Archbishop Fred Hiltz and Katharine Jefferts Schori, Presiding Bishop of the U.S. Episcopal Church. File photo: Sam Carriere
Archbishop Fred Hiltz, primate of the Anglican Church of Canada, has allied himself with the U.S. Episcopal Church in a dispute with the Archbishop of Canterbury.
Archbishop Hiltz repeated some of the objections made by the Most Rev. Katharine Jefferts Schori, Presiding Bishop of The Episcopal Church, to the Pentecost Letter that Archbishop Rowan Williams sent to the Communion May 28.
Archbishop Williams’ four-page missive concerned the ordination of openly homosexual bishops and the blessing of same-sex unions. In 2004, a majority of the Communion’s Primates (Chief Bishops) decreed that a moratorium was to be placed on these acts, along with cross-border Anglican interventions.
In his letter, the Archbishop of Canterbury said that those Anglican churches which breach the moratoria “formally, through their Synod or House of Bishops…should not be participants in the ecumenical dialogues in which the Communion is formally engaged.
“This [sanction],” he continued, “is simply to confirm what the Communion as a whole has come to regard as the acceptable limits of diversity in its practice.”
What prompted this response was the consecration of Los Angeles Suffragan Bishop Mary Douglas Glasspool. She is the second openly gay, partnered bishop in the Episcopal Church.
In a statement Jun. 2, Bishop Jefferts Schori noted that Archbishop Williams’ proposed sanctions “do not, apparently, apply to those parts of the Communion that continue to hold one view in public and exhibit other behaviours in private.” She was referring to a common practice in which homosexual unions are informally blessed even though the Church of England has not sanctioned such blessings.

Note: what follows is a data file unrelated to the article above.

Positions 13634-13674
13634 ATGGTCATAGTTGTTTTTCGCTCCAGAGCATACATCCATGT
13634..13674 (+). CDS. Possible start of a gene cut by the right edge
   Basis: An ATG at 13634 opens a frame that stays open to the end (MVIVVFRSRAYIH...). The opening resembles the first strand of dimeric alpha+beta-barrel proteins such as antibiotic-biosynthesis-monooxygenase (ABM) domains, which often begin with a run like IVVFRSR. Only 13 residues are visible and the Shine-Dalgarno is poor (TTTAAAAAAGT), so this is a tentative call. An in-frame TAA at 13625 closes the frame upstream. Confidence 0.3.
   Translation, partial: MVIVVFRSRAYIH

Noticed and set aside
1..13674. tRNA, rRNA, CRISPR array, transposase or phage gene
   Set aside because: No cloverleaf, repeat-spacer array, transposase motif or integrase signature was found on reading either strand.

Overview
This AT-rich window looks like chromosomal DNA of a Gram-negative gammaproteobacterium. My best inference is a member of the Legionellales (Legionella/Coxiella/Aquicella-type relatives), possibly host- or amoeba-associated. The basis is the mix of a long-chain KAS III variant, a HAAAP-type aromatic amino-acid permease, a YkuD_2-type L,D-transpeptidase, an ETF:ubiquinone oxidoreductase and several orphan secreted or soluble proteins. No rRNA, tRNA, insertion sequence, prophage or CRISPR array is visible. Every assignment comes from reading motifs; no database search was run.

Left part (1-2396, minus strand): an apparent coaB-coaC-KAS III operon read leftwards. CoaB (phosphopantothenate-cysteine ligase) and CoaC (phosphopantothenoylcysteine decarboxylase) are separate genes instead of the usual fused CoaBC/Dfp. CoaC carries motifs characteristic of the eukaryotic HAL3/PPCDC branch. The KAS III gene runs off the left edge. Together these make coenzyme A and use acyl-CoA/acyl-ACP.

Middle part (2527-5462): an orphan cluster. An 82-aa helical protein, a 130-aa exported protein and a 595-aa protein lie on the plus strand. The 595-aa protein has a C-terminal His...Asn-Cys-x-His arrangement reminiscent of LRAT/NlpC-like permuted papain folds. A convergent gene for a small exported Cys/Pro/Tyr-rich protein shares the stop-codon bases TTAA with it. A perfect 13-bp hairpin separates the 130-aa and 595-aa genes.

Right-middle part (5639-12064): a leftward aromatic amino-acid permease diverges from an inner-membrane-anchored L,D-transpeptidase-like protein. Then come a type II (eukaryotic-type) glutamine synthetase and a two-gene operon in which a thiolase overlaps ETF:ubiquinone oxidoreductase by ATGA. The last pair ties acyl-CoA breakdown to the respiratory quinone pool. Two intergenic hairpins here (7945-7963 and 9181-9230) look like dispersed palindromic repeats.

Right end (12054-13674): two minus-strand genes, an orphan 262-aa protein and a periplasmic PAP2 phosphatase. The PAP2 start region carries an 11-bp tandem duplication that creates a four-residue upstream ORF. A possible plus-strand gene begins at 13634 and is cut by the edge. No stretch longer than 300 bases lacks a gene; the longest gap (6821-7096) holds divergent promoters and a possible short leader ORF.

In his address to General Synod, Archbishop Hiltz said: “I also wonder when I see the word ‘formally’ italicized in the Archbishop’s letter. It leaves me wondering about places where the moratoria on the blessing of same-sex unions is in fact ignored. The blessings happen but not ‘formally.’ “
Archbishop Hiltz did add that he thought the proposed sanction would not apply to the Anglican Church of Canada because to date, neither its General Synod nor its House of Bishops have authorized same-sex blessings on a national level.
He did, however, have concerns about the proposed Anglican Communion Covenant. Of particular concern is section IV which speaks of “relational consequences for a Church should it make decisions deemed incompatible with the Covenant.”
In his opinion, said Archbishop Hiltz, this “reflects principles of exclusion with which many in the Communion are very uneasy. How can we hope to restore communion in our relationships if any one of us cannot or will not be heard?” Archbishop Hiltz asked.
Bishop Jefferts Schori is scheduled to address General Synod on Tues. Jun. 8. General Synod will also hear from the Rev. Canon Kenneth Kearon, Secretary General of the Anglican Communion on Mon. Jun. 7.